The opinion of the court was delivered by: James B. Zagel United States District Judge
MEMORANDUM OPINION AND ORDER
Detainee Plaintiff brings his first amended complaint pursuant to Title 42 Section 1983 alleging that Defendants deprived him of his Eighth and Fourteenth Amendment rights by implementing and enforcing polices and practices in the Department of Corrections that caused another inmate to attack and injure Plaintiff. Defendants Todd Stroger ("Stroger") and Cook County now move to dismiss the amended complaint against them pursuant to Federal Rule of Civil Procedure 12(b)(6).
In February 2008, while Plaintiff was a pretrial detainee at the Department of Corrections in Cook County, he was assigned to the same area as an inmate named Woods. Plaintiff alleges that Woods was known by inmates to have a violent disposition and harass other inmates by forcing them to relinquish their possessions. According to Plaintiff, Woods harassed him by attempting to force Plaintiff to turn over his food and possessions. In reaction to Woods' harassment, Plaintiff made repeated requests for transfer to various unknown officers. On June 21, 2008, Woods attacked Plaintiff when he refused to turn over his personal possessions. As a result of this attack, Plaintiff sustained severe eye and facial injuries.
Less than one month after Plaintiff was transferred from the Department of Corrections, the Civil Rights Division of the United States Department of Justice released a report concluding that the levels of violence in the Cook County Jail were unacceptable, and that there was severe overcrowding and inadequate supervision. See REPORT OF THE FINDINGS OF THE INVESTIGATION OF CIVIL RIGHTS DIVISION AND THE UNITED STATES ATTORNEY'S OFFICE INTO CONDITIONS AT THE COOK COUNTY JAIL (July 11, 2008) www.justice.gov/usao/iln/pr/chicago/2008/pr0717_01a.pdf. (the "Report").*fn1 Plaintiff alleges that as a result of these conditions, Woods was permitted to harass his fellow inmates and physically attack Plaintiff.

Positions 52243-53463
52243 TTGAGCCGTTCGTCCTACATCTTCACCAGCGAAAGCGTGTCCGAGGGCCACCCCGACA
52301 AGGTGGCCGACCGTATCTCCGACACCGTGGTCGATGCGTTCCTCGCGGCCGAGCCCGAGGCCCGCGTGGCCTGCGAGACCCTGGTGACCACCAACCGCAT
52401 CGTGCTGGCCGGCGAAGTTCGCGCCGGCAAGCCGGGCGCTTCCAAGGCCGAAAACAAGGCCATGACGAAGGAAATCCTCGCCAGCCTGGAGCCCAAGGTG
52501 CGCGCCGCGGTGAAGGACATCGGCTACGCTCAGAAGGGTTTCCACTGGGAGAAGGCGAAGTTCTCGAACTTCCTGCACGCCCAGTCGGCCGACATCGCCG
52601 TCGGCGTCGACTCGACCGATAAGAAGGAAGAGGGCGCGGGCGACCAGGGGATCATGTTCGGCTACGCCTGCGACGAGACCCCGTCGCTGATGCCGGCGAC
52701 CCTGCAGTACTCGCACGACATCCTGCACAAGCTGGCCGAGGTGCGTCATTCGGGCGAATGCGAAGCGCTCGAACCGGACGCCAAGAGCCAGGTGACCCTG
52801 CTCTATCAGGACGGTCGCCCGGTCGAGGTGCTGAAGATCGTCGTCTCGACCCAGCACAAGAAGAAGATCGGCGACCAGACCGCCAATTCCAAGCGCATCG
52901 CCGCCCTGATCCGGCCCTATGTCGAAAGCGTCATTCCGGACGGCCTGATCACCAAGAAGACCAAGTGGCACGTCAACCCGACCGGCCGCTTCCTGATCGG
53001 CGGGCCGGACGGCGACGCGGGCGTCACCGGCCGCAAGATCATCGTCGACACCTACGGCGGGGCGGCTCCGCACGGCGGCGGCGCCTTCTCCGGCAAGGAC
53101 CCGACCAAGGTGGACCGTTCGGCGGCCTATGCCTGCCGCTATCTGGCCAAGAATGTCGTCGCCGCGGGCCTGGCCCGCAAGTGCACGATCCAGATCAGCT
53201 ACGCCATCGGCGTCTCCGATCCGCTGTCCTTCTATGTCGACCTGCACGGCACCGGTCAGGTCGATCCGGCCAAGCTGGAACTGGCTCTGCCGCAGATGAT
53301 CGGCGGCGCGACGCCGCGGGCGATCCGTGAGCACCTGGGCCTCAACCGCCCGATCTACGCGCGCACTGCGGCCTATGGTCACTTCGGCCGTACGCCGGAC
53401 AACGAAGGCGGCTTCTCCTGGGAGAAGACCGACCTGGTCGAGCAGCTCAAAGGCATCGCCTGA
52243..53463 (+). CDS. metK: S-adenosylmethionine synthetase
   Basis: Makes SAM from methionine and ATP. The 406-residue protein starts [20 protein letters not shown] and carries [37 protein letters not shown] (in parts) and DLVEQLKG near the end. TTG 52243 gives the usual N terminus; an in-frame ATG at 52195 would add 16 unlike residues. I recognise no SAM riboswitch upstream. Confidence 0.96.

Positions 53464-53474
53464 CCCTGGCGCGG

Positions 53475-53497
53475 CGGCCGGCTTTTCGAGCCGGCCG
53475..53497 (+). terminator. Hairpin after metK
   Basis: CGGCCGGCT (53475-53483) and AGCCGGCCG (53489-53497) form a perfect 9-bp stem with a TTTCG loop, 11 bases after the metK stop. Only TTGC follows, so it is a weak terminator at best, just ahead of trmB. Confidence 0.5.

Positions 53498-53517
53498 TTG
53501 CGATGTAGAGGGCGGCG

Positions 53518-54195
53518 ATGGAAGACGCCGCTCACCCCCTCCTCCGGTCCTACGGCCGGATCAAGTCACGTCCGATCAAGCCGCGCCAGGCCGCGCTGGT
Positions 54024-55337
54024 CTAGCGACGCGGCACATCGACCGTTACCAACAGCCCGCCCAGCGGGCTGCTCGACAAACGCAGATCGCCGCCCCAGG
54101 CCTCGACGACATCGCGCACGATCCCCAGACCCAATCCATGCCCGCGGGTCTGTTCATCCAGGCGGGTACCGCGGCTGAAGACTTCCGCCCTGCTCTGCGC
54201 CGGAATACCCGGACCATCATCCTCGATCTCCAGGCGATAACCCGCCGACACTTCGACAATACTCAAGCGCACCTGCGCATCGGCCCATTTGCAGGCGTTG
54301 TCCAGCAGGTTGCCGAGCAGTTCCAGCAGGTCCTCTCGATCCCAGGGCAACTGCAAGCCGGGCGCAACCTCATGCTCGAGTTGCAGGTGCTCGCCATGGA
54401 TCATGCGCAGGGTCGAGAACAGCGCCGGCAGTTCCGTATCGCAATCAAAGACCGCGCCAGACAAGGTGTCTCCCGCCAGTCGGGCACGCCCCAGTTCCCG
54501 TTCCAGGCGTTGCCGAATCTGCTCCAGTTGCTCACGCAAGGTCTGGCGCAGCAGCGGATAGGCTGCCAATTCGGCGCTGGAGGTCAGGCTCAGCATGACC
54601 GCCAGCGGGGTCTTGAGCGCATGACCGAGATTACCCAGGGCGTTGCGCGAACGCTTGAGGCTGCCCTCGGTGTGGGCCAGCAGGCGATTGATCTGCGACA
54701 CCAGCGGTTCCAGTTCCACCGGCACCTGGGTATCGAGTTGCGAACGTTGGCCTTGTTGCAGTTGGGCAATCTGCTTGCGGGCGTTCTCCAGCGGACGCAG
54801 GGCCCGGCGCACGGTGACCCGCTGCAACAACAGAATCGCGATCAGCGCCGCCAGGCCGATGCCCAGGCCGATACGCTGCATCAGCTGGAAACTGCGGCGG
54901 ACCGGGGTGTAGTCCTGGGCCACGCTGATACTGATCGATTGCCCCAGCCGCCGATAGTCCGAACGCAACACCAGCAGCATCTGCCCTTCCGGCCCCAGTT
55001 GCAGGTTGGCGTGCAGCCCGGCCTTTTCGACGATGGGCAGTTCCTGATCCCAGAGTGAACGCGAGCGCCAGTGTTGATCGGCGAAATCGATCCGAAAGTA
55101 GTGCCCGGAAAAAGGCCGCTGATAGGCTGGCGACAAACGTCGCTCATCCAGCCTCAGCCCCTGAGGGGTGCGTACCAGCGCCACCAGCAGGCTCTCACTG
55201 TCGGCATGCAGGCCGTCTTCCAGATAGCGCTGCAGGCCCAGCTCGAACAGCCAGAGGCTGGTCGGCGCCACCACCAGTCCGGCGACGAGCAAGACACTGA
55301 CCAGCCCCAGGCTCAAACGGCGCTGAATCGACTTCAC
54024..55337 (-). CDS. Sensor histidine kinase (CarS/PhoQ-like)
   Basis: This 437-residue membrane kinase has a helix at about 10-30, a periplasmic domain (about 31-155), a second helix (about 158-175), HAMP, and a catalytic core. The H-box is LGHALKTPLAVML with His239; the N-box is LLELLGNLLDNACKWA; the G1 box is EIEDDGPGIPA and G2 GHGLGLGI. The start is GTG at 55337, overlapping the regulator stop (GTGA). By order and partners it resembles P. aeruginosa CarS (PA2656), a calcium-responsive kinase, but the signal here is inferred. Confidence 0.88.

In Count II of his first amended complaint, Plaintiff alleges that Defendants Dart, Stroger, Cook County, Salvador Godinez and Daniel Brown violated his Eighth and Fourteenth Amendment rights through express policies and widespread practices of: (1) failing to employ sufficient officers to protect inmates; (2) failing to develop and implement security procedures to protect inmates; (3) allowing the Department of Corrections to become overcrowded with inmates; (4) allowing Correctional Officers to "cross watch"; (5) failing to implement and enforce policies to adequately supervise prisoners; and (6) failing to implement and administer an adequate inmate grievance policy.
A motion to dismiss under Rule 12(b)(6) requires that I analyze the legal sufficiency of the complaint, and not the factual merits of the case. Autry v. Northwest Premium Servs., Inc., 144 F.3d 1037, 1039 (7th Cir.1998). I must take all facts alleged in Plaintiff's complaint as true and draw all reasonable inferences from those facts in favor of Plaintiff. Caldwell v. City of Elwood, 959 F.2d 670, 671 (7th Cir.1992). Plaintiff, for his part, must do more than solely recite the elements for a violation; he must plead with sufficient particularity so that his right to relief is more than a mere conjecture. Bell Atl., Corp. v. Twombly, 550 U.S. 544, 555 (2007). Plaintiff must plead his facts so that, when accepted as true, they show the plausibility of his claim for relief. Ashcroft v. Iqbal, 129 S.Ct. 1937, 1949 (2009). Plaintiff must do more than plead facts that are "consistent with Defendants' liability" because that only shows the possibility, not the plausibility, of his entitlement to relief. Id. (internal quotations omitted).